I was t he flrst of 30 cousins on my mother's side of the family, a readymade extrovert . From the time I was a preschooler until I left home for college, I was the ” big sister,‘ often taking care of babies in my own house and in the lake houses of my uncles and their families.
Born to an Italian mother and a Lebanese father, I was full of family,
delicious food, and boisterous conversation as a child. No demure ladies' teas for me. My parent s loved and nurtured my siblings and me, though
my father gave me strange half-encouragement about spreading my
wings: ” You can be anything you want to be . . . as long as you get
married and have children, as all real women should.‘ I did want children
but didn't want to be stuck in the Midwest forever.
A good writer, voracious reader, decent pianist , accomplished swimmer, I
was never much for strenuous out door activities. I was a bit of a klutz, so
running and hiking were not activities to which I was drawn. I loved horses
but never achieved my dream of riding to school on my own glossy, black
Tennessee Walker. A good Catholic girl, I got married right out of college,
exactly as I was expected to do. I had never thought too far into my
future past the college degree, marriage, children.
Surprising myself began when I moved t o Denver in1969 with my
psychology degree, accompanying my first husband, fresh out of law
school. Then to Fort Collins in early 1974 with a future second husband,
father of my children, to open a retail record store, then three, and finally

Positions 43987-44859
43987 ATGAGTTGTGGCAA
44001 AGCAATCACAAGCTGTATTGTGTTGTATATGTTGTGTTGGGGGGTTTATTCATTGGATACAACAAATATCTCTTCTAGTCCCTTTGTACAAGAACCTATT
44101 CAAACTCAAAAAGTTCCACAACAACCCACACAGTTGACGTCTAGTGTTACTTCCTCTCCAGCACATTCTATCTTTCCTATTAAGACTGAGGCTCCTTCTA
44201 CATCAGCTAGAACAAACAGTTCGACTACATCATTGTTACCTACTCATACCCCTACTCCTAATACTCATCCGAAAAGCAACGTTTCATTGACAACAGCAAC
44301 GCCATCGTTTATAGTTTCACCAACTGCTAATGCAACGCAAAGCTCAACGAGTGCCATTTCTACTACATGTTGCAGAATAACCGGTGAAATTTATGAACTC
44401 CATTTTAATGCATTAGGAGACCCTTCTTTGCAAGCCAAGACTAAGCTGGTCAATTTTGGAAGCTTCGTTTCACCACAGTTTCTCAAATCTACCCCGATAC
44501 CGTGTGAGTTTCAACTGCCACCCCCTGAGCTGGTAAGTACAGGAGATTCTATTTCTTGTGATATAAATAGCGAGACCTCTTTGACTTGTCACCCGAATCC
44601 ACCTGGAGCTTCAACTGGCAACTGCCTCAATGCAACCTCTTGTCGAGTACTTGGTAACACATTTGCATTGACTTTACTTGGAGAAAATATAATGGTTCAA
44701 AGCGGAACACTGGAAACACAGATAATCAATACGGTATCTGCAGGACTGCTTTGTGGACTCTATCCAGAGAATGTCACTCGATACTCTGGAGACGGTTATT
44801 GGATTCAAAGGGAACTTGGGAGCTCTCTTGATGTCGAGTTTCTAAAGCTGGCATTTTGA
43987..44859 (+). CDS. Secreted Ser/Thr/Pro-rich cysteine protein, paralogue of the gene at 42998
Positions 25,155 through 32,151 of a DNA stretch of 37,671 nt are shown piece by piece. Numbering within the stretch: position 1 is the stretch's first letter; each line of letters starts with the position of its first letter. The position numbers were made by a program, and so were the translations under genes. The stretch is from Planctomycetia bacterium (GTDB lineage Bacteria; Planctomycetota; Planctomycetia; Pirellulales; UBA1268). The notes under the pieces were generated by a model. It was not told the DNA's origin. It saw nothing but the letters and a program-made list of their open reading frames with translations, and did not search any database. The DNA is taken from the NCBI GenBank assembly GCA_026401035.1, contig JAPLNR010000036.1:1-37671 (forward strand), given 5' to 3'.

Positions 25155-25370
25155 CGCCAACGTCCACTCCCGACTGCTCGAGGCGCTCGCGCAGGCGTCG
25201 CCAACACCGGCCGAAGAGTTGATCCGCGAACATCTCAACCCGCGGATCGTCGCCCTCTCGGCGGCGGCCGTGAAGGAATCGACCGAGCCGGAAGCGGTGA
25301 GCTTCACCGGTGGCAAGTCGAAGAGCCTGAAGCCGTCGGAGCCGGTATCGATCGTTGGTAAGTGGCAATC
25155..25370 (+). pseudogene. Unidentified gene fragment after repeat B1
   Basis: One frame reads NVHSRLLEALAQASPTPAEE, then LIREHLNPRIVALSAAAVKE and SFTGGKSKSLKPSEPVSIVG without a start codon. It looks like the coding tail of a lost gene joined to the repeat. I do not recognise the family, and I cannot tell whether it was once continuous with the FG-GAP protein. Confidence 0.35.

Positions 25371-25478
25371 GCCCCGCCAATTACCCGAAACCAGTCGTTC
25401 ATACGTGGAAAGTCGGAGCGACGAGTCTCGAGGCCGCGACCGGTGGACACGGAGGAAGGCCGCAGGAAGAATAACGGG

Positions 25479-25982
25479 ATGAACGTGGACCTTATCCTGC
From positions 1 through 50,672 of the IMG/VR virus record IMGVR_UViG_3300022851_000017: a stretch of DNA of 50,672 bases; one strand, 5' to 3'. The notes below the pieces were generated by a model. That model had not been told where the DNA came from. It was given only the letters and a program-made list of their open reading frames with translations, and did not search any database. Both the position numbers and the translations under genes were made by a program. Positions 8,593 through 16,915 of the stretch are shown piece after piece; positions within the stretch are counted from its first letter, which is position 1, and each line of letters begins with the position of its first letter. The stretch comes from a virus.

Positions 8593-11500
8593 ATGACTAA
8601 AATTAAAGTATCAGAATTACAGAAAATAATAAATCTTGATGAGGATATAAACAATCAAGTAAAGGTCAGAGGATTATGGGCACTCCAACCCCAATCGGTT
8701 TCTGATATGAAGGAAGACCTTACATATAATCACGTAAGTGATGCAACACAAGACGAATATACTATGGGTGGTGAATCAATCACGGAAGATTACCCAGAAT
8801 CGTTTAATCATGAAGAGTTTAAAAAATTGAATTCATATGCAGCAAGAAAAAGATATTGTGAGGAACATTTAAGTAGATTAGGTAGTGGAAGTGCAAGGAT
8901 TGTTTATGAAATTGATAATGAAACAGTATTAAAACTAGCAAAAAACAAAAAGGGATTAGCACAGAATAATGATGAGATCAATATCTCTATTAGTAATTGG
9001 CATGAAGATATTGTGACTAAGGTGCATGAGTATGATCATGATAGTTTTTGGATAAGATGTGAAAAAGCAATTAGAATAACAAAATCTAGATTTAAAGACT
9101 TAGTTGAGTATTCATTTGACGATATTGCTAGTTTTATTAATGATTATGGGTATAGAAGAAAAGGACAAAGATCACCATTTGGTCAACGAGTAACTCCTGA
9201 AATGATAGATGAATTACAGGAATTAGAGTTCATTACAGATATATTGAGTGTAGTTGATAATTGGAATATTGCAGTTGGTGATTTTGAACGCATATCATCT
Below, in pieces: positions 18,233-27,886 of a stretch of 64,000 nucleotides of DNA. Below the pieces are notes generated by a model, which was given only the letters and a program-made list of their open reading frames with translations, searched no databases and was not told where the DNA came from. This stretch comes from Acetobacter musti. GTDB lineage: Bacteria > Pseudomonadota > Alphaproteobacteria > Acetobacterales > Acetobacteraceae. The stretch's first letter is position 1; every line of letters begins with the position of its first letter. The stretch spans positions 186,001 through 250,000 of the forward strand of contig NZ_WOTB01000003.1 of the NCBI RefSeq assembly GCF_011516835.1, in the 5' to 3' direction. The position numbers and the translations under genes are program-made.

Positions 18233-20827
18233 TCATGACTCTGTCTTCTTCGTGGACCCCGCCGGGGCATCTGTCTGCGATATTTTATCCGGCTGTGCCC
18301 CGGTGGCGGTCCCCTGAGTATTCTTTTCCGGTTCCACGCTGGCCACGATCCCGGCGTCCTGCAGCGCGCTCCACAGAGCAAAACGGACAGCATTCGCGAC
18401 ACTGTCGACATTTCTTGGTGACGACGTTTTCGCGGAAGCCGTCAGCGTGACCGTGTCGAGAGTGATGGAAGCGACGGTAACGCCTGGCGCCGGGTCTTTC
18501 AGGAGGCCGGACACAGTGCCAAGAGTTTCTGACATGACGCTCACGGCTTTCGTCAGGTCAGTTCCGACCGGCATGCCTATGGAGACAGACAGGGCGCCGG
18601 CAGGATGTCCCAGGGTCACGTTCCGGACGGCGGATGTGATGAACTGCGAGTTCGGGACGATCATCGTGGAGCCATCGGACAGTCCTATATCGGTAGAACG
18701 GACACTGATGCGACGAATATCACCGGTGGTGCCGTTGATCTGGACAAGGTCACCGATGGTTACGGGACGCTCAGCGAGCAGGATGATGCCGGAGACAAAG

a chain of eight .
During my 46 years in Colorado, I have taught childbirth education and
completed t wo master's degrees but couldn't seem to stay married.
When my second marriage ended in divorce nearly 30 years ago, I was
content t o be a single parent . I began walking to manage stress. Nothing
strenuous. Just step by step.
However, in 1988 I met a wonderful man, a big surprise, and settled into
a surprising, loving life with him, teaching, writing, caring for my three
children, two cats, and four golden retrievers.
In August 2013, I began the Camino de Santiago, a 500-mile walk from
the French Pyrenees to the western Spanish coast , with a backpack and a
pair of hiking sticks. Solo. Me, the hiking-avoidant extrovert. My friends
and my partner were stunned. ” You?‘ they said? ” You?‘
” Yes, me,‘ answered my own astonished self.
I want ed six weeks of solitude in an unfamiliar place, and I got it .
As is my habit , I began writing about my thoughts and preparations
months before I departed. Captured it on a website for any interest ed
people to see. This year I will walk 500 miles again, on another path but
still following the Camino to Santiago de Compostela. It seems he older I
get, the better my life becomes. Now that's a surprise.